So this is a different kind of hacking and not introspection in the programming sense but here’s a riff that’s been stuck in my head the past few days:
For lack of a better name I’ll call this song “Introspect.” To me it’s about pondering the past year and the feeling of hopefulness for what’s to come this year. What story does it speak to you? Leave a comment.
And Happy New Years everybody. Here’s to knockin’ whatever you do out of the park in ’09!
Long story short: it’s possible. Not officially supported, but possible. Here’s the blog post that lists the caveats to watch for and here’s a hi-def screencast that shows the setup process from start to finish:
This is significant because right now the main options for deploying JumpBoxes on Intel Macs are two commercial products: Parallels and Fusion. Sun’s VirtualBox product is a cross-platform, open source alternative that now gives Intel Mac users a free deployment option. Please post any questions or comments regarding this topic on the JumpBox Blog post here. And if you like the screencast give us a quick digg to promote this capability.
In the next six minutes $1k in revenue will be generated from photo radar cameras in AZ. And another $1k six minutes after that. Now picture the for-profit entity that just snapped your photo reaching into your wallet, extracting $165 and giving a chunk of it to the State of Arizona. I haven’t verified these facts independently but I’ve read five different articles this evening that indicate there are over 200 Redflex photo radar cameras in operation in Phoenix Metro now. Governor Napolitano signed a law into effect this summer enabling the state-wide use of photo radar enforcement and if you drive in Phoenix you know that the situation is out of hand. Here’s why:
A. A for-profit Australian company (Redflex – RDF) has been essentially granted the ability to levy a tax against Arizonans and split the profits with the State. Last time I heard you needed to be a government entity to have the right tax a population.
B. You paid for the installation of these cameras with your tax dollars. Doesn’t it stand to reason that the penalties exacted on you from these “safety” devices would flow back into your municipality? They don’t (at least not the majority) – they’re flowing to a publicly-traded Australian corporation.
C. The most insidious thing about this whole sham is that the people who are collecting the tax get to do so under the guise of enforcing a safety measure. I call B.S. Camp out by a photo radar van or a fixed camera and watch as the flashes as they occur every few seconds. You’ll see an inevitable cascade of brake lights for half the cars on the road- 1/2 of the traffic instinctively slams the brakes for fear of getting flashed and the other half continues at their existing speed. That is a recipe for one thing, and it’s not safety.
What you can do right this minute
1. Sign up on Camera Fraud Meetup and get involved.
2. Print out the signature pages for the initiative and referendum and await instructions.
3. Tell 10 friends who are as pissed off about this situation as you are about 1 & 2.
I pulled a stunt with my license plate a year ago because I was so disgusted by photo radar. They should just make the highways toll roads and be straight up about the motivation here. It’s projected that they’ll cover $90MM of a $165MM budget shortfall this year via the new highway photo radar “scameras.” How many accidents will occur during that time from the erratic braking of surprised motorists- and who will pay for those accidents? At the very least if we must live with photo radar, the for-profit entity that implements the cameras should not share in the recurring revenue generated by the cameras. As it stands now Redflex is incentivized to maximize the frequency and amounts of fines and lobby for measures that bolster the use of photo radar.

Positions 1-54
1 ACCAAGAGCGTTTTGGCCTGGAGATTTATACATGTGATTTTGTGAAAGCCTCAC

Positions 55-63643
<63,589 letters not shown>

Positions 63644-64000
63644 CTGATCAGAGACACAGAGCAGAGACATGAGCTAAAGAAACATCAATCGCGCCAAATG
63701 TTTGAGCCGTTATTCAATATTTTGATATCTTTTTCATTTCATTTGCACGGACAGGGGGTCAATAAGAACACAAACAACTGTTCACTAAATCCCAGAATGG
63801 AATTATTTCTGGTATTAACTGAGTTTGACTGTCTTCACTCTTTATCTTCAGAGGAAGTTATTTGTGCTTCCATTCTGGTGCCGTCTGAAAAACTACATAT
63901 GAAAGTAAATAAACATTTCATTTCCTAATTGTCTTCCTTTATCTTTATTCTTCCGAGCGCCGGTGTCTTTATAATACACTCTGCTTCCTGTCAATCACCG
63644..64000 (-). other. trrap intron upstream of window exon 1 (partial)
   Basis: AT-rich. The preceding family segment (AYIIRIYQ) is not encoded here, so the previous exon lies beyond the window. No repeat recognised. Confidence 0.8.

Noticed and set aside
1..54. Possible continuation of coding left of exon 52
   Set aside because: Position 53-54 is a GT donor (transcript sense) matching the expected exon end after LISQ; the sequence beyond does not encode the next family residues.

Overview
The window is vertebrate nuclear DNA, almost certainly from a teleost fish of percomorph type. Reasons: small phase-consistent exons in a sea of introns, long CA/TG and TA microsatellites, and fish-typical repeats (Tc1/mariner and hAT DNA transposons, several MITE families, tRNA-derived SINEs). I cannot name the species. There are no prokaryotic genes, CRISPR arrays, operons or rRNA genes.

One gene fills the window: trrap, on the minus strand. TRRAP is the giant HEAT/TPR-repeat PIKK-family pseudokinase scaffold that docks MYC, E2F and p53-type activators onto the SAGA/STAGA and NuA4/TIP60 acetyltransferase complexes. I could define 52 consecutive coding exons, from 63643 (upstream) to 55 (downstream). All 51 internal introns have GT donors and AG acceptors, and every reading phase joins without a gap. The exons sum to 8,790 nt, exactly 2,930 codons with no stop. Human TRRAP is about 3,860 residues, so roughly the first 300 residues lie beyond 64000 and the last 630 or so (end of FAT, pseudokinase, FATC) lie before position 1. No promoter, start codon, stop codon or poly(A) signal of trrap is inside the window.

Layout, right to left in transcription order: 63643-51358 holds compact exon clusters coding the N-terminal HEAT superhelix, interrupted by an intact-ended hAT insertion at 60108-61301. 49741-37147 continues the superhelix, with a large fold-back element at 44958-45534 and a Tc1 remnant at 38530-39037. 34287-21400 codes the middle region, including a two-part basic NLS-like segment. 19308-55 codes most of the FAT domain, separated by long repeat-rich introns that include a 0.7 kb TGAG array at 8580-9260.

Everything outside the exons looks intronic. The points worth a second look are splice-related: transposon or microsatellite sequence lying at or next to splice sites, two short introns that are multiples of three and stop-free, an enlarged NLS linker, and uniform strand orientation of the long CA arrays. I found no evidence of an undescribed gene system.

Are you aware Redflex and its competitor American Traffic Solutions are both beginning to employ active OCR technology to track the movement of your vehicle about the city? Again, it’s done under the guise of “homeland security” and “amber alert response effectiveness” but a byproduct is that they conveniently get to interpolate your speed between cameras and issue tickets based on that calculation. Oh and your movements over time are logged and kept indefinitely (“limited only by available hard drive space and the types of cameras installed”). How long until they successfully pass a bill that gives them the right to have an ACH draw on your bank account to extract the speeding fine immediately?
This is out of hand folks. Photo radar is not something you need to quietly accept. Get angry. Get dangerous. Let’s stop this nonsense.
Not really. But these two services when used in conjunction with one another give you the data-mashing powers of Chuck Norris and a roll of digital duct tape that would make MacGyver jealous. Below is a video screencast tutorial on how to get started with the Yahoo Pipes and Dapper services. Dapper lets you essentially construct an API for any web site while Yahoo Pipes lets you consume that API and perform operations on the data to turn it into something more useful.
The problem we’ll solve in the next 18 min: there’s currently no easy way to subscribe to the 200+ local bloggers listed on Read Phoenix (short of visiting each blog and sub’ing the RSS feeds individually). In this tutorial we’ll build an app from start to finish that spiders the list of bloggers on that site, grabs the latest posts from each blog and provides a single, chronologically-sorted master feed of the most recent posts and filtering out auto-generated bookmark posts. Here’s the tutorial: